Facing what multiple board members and the superintendent called a public health crisis at Palo Alto's two high schools, the school board voted unanimously Tuesday night to allocate $250,000 in district funds to hire two full-time licensed mental health therapists as soon as possible.
The board waived a two-meeting requirement necessary to take action in order to approve the funds immediately and not wait until the board's next meeting on April 21 after board member Ken Dauber made two motions to take both actions.
"Being able to move quickly to do something when there is a crisis it's our job," board President Melissa Baten Caswell said prior to the vote.
At Dauber's request, the principals of both high schools provided statistics that demonstrate the extent of the mental health crises on their campuses: There have been 16 Palo Alto High School students hospitalized so far this school year (there were 25 total last year) and 212 students identified as high-risk or at-risk in the four days following a student death by suicide earlier this month, Principal Kim Diorio said. As of last week, 42 Gunn students this year had been hospitalized or treated for "significant suicide ideation," Principal Denise Herrmann said.
"Our mental health team right now is really quite exhausted, as I can imagine Gunn is also feeling," Diorio told the board.
Both principals said the nonprofit Adolescent Counseling Services (ACS), which provides on-campus support at Gunn and Paly through one certified therapist at each campus and a team of interns, is at full capacity. The certified therapist also coordinates and oversees the interns on top of seeing students, Herrmann said.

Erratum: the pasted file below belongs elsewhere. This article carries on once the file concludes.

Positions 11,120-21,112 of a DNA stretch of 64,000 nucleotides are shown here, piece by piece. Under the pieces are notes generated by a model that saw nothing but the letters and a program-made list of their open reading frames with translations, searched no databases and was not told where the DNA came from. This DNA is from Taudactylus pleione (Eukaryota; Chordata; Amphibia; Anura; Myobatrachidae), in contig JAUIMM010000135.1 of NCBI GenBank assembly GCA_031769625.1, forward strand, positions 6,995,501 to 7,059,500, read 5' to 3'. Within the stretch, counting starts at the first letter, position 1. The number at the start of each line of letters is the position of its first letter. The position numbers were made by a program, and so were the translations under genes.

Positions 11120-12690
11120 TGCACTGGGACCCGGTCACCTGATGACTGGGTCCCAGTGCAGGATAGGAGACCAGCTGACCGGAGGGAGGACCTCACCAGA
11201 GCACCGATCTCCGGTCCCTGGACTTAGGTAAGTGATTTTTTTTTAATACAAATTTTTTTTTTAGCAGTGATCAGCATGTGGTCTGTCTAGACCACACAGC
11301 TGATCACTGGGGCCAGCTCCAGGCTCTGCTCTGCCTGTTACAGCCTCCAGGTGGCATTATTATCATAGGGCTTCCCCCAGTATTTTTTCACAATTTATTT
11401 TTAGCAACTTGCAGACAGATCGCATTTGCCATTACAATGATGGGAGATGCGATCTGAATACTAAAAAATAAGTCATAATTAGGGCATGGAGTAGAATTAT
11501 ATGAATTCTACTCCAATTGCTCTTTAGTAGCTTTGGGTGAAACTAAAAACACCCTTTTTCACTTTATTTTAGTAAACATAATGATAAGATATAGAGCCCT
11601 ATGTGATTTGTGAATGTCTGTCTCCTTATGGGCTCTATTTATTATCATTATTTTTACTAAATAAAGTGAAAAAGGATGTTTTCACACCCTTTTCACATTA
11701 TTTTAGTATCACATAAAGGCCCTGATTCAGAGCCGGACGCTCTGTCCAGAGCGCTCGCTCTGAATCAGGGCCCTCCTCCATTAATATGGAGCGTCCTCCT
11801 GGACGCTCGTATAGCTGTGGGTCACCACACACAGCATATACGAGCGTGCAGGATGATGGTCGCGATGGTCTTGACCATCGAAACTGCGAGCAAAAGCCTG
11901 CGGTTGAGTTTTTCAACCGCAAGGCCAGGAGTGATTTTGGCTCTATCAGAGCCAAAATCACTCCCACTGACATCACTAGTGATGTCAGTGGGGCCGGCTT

She added that an additional licensed therapist could lighten that load, as well as support school counselors to do initial assessments of students and take leadership on planning workshops on coping skills, time management and other "upstream" services to support students' mental health and well-being.
"When we've been going through our crisis, it's been very significant when we have licensed (therapists) versus other volunteers and interns," Herrmann said. "We're thankful for every person who comes to our campus, but we definitely know someone who is licensed ... (and) has the training to model groups for us and has the training to do some of those upstream prevention and anti-stress workshops. I see this person being a member of our school counseling team, making sure it's both preventative as well as responsive."
Shashank Joshi, a Stanford University adolescent psychiatrist who has led much of the suicide-prevention work in Palo Alto since 2009, told the Weekly Wednesday that the two new hires will prove crucial not only for treatment, but also prevention.
"I think this is a very important step to take, not only with regard to the difficult year we've had, but also to get needed support for students at earlier phases before distress turns into crisis," Joshi said. "Having more licensed therapists on site, given the size of our high schools, is a needed step as part of a comprehensive school-based suicide prevention and wellness promotion strategy."